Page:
Overall Conclusion

The ratio of gold shares to the gold price is critically important. Many believe that the gold tide may be turning for the better. Of course, it might well do so, but if that ratio starts to give sell signals then it will be an indicator that “the market” believes that the banks will retain control over the world economy. Right now, “the market” has already voted with its feet regarding future profitability of the banks. Are you prepared to bet against “City Hall”?

Brian Bloom

Author, Beyond Neanderthal and The Last Finesse

Beyond Neanderthal and The Last Finesse are now available to purchase in e-book format, at under US$10 a copy, via almost 60 web based book retailers across the globe. In addition to Kindle, the entertaining, easy-to-read fact based adventure novels may also be downloaded on Kindle for PC, iPhone, iPod Touch, Blackberry, Nook, iPad and Adobe Digital Editions. Together, these two books offer a holistic right brain/left brain view of the current human condition, and of possibilities for a more positive future for humanity.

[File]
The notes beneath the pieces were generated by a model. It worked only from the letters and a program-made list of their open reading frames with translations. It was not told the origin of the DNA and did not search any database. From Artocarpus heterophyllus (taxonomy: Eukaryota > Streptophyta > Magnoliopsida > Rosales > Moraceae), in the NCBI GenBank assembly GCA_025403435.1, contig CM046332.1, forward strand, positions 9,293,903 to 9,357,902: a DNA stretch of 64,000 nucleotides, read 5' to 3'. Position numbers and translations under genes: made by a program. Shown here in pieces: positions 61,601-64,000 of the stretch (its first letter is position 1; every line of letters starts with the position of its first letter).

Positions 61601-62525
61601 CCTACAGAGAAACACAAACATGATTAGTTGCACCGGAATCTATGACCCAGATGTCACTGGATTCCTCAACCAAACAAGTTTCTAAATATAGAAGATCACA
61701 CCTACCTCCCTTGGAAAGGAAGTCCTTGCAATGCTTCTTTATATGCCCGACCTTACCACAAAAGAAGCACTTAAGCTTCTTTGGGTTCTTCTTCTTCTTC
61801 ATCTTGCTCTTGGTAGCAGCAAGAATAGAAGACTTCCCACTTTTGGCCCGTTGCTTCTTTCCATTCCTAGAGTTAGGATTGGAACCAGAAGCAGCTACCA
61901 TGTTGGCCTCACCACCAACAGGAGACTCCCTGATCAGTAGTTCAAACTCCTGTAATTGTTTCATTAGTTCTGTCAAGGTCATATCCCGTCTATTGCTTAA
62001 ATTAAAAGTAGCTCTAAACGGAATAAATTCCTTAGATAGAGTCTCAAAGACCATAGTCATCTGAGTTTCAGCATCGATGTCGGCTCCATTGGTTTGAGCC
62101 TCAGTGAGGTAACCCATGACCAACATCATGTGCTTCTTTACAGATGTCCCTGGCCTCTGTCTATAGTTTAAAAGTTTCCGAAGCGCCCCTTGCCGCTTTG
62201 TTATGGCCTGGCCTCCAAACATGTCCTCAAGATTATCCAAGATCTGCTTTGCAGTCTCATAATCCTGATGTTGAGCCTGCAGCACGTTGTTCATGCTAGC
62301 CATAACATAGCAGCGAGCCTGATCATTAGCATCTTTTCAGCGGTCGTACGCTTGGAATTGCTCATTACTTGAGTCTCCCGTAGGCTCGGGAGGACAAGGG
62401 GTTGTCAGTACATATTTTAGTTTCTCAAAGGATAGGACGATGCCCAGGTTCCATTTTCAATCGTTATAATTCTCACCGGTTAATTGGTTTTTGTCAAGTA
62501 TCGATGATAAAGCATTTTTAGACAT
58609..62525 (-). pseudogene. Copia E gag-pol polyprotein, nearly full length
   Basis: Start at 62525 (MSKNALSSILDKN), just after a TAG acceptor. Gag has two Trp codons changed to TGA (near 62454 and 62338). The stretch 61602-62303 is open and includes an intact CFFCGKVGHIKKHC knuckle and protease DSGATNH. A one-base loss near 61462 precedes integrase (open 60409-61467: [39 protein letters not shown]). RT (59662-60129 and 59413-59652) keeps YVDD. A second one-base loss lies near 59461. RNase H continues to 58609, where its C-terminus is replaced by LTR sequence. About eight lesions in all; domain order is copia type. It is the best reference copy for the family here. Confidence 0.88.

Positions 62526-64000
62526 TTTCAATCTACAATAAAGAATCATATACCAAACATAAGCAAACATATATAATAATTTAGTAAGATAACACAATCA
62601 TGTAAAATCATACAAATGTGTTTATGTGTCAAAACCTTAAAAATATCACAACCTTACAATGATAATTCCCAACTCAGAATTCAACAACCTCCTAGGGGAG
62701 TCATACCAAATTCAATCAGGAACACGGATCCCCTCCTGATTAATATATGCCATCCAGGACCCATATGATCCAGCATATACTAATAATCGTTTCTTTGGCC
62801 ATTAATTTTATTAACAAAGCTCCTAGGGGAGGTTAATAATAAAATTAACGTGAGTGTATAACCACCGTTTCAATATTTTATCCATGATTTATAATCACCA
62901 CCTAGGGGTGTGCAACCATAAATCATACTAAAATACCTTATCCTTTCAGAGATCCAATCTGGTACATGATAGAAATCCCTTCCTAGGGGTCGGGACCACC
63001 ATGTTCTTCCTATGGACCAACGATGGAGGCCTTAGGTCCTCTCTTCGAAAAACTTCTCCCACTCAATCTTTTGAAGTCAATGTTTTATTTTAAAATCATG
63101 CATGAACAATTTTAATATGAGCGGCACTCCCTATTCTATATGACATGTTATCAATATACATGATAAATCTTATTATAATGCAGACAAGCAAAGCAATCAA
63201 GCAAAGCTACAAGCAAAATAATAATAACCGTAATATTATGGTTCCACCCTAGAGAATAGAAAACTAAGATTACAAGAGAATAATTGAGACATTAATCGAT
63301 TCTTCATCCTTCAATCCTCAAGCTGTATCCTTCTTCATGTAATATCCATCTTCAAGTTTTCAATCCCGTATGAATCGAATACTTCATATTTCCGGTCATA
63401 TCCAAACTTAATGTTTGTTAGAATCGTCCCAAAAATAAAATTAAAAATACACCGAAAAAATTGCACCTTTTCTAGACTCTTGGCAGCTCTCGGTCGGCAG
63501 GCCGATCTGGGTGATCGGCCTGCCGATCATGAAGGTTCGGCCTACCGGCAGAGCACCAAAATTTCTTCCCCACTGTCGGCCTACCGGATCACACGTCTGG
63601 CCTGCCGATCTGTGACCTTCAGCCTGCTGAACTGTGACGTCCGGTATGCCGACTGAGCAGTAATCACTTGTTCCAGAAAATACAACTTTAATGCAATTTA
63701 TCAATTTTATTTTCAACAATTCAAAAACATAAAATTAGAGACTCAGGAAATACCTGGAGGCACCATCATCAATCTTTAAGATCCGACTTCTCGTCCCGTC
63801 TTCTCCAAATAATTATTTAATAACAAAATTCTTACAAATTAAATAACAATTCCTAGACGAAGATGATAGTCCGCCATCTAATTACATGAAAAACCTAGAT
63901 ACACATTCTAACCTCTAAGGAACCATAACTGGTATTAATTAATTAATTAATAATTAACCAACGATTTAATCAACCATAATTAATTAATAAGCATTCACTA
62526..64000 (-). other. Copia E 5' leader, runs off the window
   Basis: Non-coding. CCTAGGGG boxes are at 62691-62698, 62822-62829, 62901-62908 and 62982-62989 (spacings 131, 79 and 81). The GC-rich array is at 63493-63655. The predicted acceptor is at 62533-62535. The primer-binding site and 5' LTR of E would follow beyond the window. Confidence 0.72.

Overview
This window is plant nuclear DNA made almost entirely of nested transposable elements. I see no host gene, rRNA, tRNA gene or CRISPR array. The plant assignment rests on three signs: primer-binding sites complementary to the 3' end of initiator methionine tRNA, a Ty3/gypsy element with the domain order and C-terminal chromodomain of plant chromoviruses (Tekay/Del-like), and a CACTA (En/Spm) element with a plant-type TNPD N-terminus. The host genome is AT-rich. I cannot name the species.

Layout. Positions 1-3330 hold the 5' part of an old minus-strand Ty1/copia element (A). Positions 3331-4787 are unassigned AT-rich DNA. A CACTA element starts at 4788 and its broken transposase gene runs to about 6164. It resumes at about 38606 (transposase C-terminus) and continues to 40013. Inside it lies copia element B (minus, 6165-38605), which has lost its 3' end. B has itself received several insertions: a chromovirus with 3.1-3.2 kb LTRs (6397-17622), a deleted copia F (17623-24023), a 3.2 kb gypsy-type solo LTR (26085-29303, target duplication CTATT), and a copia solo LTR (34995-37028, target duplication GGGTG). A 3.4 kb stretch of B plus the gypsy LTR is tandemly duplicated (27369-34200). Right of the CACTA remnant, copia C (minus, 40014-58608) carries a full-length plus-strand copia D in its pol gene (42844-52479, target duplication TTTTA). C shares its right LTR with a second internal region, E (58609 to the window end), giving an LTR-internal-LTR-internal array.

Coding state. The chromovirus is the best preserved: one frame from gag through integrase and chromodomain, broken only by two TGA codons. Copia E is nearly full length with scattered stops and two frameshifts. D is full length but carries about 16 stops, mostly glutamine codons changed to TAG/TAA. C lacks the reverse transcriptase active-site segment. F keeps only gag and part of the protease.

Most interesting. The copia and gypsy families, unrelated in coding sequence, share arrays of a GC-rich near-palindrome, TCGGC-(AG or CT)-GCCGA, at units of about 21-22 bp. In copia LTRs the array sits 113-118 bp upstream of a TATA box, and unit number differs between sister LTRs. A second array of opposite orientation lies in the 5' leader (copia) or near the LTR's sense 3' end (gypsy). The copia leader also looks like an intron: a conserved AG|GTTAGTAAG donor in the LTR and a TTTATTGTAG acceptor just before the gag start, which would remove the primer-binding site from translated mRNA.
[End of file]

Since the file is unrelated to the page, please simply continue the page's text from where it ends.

Copyright © 2013 Brian Bloom - All Rights Reserved

Disclaimer: The above is a matter of opinion provided for general information purposes only and is not intended as investment advice. Information and analysis above are derived from sources and utilising methods believed to be reliable, but we cannot accept responsibility for any losses you may incur as a result of this analysis. Individuals should consult with their personal financial advisors.